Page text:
When Blake Wheeler bailed on the Phoenix Coyotes for the chance to become an unrestricted free agent, it was a rather surprising move. It was a rule people knew about, but not one a first-round pick and highly-touted prospect had used the way Wheeler did.
Wheeler has carved out a pretty good career for himself in the NHL, so it's hard to say things didn't work out for him. Phoenix has turned itself into a perennial playoff team, despite budget constraints and all the drama surrounding the franchise's future in Arizona. So, yeah, it's worked out for the Coyotes, too.
When Wisconsin lost to Denver in the first round of the WCHA playoffs in March, conventional wisdom was that defenseman Justin Schultz would sign with the Anaheim Ducks, the team that drafted him in 2008. That didn't happen, and it immediately started to look like Schultz was taking advantage of the same rule Wheeler did.
Per the NHL's Collective Bargaining Agreement, a player who is drafted and then plays in junior for one season before going to college can exercise a rule in the agreement. That player has the right to withdraw from school after his junior year. After a 30-day window where the drafting team has exclusive negotiating rights, the player can become an unrestricted free agent, just like Wheeler did, and now how Schultz has done.
It's a rule that allows players who played junior hockey for a year before going to college to be treated the same as those who go straight to college. After four years have passed, a team has to make a decision ... if the player withdraws from school and forces the team to make that call.
Players who spend their four post-draft seasons in college have the same rights Schultz does. They can become free agents if they choose to not sign in the 30-day window.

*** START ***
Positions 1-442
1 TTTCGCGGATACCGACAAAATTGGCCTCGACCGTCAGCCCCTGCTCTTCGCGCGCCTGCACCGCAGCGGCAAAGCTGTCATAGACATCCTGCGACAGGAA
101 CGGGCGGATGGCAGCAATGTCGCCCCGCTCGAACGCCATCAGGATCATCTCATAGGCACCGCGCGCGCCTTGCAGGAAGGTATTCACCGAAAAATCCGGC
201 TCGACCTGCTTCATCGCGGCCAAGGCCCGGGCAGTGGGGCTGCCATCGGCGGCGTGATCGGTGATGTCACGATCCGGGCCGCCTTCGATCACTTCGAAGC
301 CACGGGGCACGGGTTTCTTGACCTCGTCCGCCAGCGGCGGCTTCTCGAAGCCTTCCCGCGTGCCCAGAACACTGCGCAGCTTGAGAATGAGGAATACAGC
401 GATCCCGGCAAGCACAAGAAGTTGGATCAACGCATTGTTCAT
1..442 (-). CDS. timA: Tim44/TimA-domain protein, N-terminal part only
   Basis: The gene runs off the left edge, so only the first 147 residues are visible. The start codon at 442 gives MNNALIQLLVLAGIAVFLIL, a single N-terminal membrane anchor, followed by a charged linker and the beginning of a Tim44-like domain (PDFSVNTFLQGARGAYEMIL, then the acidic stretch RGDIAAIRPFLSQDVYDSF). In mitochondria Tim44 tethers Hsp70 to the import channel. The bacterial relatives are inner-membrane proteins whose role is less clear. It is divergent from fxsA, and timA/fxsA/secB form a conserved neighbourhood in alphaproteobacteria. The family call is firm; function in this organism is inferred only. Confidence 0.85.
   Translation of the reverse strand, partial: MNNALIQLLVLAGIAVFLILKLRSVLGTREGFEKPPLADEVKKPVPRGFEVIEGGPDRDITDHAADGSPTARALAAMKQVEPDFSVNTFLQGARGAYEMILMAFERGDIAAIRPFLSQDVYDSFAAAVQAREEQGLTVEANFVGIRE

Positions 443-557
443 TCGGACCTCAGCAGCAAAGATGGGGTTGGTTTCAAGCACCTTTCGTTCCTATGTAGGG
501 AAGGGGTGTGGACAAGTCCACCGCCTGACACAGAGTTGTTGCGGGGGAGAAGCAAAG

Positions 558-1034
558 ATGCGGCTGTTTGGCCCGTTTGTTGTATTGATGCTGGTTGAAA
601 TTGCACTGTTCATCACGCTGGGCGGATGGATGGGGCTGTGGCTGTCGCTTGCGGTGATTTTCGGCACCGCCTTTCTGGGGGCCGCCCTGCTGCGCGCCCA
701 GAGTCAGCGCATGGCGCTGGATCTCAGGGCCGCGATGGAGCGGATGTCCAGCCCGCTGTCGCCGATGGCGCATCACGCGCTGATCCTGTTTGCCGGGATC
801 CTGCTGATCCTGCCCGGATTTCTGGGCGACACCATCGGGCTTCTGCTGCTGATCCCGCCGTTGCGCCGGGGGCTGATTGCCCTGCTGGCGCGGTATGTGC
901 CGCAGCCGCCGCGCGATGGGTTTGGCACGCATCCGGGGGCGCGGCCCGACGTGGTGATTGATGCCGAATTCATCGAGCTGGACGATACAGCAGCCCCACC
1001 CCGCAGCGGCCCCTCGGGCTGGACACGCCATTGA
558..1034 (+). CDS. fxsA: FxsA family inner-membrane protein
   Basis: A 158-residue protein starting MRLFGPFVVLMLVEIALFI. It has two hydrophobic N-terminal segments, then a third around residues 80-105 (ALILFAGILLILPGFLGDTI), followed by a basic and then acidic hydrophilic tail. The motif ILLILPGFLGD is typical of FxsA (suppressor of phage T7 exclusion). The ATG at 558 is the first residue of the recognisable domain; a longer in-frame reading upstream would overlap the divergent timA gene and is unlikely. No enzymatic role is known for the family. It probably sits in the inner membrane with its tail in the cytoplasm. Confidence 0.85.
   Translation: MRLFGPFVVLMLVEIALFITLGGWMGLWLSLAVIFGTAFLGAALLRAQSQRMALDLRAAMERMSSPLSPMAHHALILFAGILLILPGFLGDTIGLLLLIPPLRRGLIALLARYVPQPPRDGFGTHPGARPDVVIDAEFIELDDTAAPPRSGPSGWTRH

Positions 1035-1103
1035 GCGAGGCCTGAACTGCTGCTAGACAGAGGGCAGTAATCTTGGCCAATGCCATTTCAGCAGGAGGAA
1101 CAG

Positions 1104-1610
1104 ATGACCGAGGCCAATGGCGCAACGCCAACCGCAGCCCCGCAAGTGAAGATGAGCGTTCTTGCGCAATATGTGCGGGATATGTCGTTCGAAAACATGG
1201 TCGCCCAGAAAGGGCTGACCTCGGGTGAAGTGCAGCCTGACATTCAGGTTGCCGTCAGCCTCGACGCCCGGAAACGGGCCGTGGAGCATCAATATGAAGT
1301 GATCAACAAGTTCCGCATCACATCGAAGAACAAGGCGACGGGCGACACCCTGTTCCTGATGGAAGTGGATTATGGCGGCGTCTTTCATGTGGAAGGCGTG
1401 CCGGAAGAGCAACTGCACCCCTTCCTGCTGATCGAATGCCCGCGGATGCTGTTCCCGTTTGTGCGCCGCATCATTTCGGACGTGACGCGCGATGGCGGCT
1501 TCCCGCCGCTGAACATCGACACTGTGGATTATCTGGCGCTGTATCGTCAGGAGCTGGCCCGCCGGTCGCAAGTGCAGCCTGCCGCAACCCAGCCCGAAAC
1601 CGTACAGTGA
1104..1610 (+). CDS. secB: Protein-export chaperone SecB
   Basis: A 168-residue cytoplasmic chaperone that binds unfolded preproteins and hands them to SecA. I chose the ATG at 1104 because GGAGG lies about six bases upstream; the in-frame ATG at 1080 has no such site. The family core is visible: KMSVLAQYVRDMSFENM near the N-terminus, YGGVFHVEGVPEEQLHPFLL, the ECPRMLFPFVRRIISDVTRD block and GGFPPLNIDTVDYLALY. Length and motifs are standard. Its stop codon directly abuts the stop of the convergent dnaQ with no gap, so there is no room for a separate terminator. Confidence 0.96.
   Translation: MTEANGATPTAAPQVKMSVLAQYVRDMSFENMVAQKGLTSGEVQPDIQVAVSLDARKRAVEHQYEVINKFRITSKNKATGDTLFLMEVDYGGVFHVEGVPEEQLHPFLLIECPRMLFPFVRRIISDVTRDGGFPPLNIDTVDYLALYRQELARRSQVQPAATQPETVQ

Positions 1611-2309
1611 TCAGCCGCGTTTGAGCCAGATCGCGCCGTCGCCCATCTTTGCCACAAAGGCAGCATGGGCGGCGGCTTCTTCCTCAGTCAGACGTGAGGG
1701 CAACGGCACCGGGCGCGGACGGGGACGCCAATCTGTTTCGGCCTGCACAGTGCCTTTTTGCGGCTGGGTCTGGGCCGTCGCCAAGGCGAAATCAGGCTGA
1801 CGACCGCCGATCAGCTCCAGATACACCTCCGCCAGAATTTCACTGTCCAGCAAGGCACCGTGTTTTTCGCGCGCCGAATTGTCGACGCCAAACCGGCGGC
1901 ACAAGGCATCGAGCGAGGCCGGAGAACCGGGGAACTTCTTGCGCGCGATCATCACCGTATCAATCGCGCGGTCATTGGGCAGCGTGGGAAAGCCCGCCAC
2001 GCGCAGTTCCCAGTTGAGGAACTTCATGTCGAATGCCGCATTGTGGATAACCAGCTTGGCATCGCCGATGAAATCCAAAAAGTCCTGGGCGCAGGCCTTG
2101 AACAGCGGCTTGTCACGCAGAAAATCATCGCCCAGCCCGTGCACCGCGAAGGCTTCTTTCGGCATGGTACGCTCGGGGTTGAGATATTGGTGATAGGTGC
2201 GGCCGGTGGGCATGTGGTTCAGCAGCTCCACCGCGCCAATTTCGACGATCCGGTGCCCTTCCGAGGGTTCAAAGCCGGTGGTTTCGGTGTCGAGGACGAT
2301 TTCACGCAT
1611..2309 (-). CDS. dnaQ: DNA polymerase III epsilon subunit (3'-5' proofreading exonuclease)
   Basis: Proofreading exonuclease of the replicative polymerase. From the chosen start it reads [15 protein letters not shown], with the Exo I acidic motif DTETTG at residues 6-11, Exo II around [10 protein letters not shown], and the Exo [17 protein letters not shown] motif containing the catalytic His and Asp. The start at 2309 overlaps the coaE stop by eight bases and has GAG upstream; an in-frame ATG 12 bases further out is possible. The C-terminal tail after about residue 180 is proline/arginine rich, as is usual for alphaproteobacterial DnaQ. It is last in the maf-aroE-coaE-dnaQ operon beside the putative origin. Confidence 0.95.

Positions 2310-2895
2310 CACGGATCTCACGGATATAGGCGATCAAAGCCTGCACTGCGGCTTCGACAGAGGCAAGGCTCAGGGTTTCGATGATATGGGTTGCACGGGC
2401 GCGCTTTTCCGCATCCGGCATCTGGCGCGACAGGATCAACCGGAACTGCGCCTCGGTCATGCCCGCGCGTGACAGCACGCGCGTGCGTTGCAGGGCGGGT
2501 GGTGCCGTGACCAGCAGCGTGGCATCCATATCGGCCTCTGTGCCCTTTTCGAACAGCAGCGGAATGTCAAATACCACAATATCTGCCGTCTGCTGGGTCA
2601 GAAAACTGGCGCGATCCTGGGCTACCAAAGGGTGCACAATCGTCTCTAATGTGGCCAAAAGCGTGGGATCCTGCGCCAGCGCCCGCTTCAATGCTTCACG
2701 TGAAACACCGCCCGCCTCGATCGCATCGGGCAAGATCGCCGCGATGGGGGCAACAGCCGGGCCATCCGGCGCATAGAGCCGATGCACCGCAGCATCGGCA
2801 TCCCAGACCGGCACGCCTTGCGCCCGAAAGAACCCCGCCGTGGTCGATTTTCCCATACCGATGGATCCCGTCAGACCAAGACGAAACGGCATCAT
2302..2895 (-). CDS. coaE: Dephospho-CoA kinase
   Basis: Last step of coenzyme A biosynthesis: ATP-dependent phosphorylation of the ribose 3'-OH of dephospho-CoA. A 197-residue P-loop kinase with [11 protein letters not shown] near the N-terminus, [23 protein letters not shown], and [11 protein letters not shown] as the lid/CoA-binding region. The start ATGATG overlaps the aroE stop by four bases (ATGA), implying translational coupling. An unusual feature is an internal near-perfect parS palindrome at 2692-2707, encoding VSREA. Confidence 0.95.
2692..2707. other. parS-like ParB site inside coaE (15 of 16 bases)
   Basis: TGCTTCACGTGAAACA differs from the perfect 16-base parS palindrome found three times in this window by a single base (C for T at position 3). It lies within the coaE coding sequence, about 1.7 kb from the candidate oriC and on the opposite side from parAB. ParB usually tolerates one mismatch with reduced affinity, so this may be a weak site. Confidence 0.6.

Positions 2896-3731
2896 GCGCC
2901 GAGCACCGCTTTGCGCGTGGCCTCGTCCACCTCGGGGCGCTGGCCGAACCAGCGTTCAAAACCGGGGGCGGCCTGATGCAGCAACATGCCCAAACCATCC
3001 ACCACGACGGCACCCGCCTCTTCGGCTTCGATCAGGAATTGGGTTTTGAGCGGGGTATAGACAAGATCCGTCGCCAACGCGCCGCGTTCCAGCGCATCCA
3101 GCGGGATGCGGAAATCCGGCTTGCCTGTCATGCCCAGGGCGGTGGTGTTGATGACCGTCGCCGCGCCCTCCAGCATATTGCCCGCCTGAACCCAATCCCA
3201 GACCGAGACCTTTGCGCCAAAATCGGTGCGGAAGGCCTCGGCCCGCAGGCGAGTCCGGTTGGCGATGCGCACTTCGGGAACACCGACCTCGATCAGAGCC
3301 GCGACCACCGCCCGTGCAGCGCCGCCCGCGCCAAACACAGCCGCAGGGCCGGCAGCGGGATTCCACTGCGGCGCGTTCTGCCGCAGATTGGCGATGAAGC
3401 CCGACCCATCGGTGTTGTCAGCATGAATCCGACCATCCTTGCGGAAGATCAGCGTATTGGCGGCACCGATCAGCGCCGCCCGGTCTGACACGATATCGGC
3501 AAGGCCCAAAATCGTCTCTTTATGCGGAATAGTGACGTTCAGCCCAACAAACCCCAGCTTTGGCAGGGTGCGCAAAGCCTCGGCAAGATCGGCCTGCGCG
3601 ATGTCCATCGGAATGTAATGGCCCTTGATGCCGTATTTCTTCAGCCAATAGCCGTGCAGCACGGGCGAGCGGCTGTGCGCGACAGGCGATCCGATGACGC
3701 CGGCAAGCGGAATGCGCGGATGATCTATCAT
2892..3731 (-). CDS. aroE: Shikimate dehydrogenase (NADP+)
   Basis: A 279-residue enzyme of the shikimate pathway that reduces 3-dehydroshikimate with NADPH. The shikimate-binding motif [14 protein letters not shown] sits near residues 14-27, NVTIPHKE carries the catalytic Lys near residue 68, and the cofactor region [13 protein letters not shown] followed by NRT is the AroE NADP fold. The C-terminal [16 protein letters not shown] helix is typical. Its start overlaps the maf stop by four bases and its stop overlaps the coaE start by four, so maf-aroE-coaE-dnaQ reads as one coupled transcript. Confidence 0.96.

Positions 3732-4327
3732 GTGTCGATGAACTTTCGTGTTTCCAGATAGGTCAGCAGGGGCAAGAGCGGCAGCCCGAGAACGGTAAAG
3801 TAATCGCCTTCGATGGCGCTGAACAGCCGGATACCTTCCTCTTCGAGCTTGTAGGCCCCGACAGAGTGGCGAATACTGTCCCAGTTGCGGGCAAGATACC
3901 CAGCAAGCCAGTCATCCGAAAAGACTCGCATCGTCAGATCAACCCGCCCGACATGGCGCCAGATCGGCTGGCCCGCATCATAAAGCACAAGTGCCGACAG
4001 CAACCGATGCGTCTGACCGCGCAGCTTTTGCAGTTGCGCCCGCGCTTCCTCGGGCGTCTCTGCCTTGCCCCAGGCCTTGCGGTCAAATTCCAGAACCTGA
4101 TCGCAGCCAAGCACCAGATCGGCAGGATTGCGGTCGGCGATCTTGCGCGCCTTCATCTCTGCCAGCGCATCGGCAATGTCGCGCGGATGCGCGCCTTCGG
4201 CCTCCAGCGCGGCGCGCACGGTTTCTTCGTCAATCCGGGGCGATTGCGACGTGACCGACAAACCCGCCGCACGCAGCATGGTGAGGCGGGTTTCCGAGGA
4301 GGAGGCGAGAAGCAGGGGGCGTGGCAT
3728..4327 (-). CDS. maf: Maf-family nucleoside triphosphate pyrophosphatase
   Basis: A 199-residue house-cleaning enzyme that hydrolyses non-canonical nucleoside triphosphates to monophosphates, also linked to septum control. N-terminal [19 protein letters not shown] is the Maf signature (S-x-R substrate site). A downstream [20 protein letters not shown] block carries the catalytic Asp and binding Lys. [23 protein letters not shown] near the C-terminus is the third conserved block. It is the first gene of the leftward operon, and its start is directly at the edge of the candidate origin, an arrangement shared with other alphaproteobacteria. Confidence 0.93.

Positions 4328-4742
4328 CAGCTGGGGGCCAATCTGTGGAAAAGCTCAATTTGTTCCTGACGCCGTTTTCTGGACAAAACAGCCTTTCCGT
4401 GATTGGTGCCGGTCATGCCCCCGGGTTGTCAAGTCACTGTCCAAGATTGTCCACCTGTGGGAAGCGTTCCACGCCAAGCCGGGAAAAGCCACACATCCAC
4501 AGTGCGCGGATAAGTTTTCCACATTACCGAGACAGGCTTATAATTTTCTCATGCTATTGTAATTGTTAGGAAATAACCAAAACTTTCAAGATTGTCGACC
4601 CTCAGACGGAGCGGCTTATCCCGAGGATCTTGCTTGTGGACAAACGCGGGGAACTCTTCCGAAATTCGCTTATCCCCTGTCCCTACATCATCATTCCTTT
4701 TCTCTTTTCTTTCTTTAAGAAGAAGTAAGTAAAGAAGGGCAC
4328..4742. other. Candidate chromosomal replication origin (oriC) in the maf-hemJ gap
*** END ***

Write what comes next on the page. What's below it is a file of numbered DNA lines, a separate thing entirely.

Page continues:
It's a rule that not everyone understands (even after Wheeler signed with Boston, I didn't totally understand it), but it does make perfect sense if you think about it.
The only thing I don't like about it is entry-level players have more freedom than restricted free agents. I'm not sure I like the message that sends.
A restricted free agent who is extended a qualifying offer by his current team has virtually no freedom compared to what Schultz has now. That RFA can sign an offer sheet with a different team, but the current team has a right to match the offer and keep the player. In the case of Schultz, Anaheim has no right. The club offered Schultz the max, but obviously Schultz wants to play elsewhere.
Per the CBA, it's his right. That doesn't make it right.
It's something I'd like to see fixed in the upcoming negotiations, though I fully understand it isn't a priority for Gary Bettman and Donald Fehr. Entry-level players should not have more rights when it comes to "picking" their NHL team than experienced free agents do.
As for the future, I've tweeted this before, but I'd be willing to bet Schultz ends up with the Toronto Maple Leafs. Buddy Jake Gardiner was traded there, and it seems the Leafs' move of Luke Schenn could have been made to open a spot among their top four defensemen for Schultz to fill.
Can Schultz step in and be a top four defenseman in the NHL? Well, he's as good as I've seen in college hockey over my seven years calling games there. He has puck-moving, skating, and hockey sense that can translate to any level, including the NHL. There's no reason he won't be very good, but there's obviously some risk when you're talking about a guy who played in the BCHL for juniors and then played three years in college.
I have no problem with Schultz taking advantage of the opportunity presented to him by the CBA. None whatsoever. Ducks fans probably disagree, but that's the nature of the beast. Their anger should be directed at the system that allows this. Some will be mad at GM Bob Murray for not making a deal for Schultz's negotiating rights during the 30-day window. I'm not sure what good that would have done, since a deal with the Maple Leafs seems like a foregone conclusion, to the point that I've heard the "T" word (tampering) thrown around.
In the end, it's unfortunate that the Ducks will lose a potentially great defenseman, but it's hard to look down on Schultz for doing what he thinks is best for him.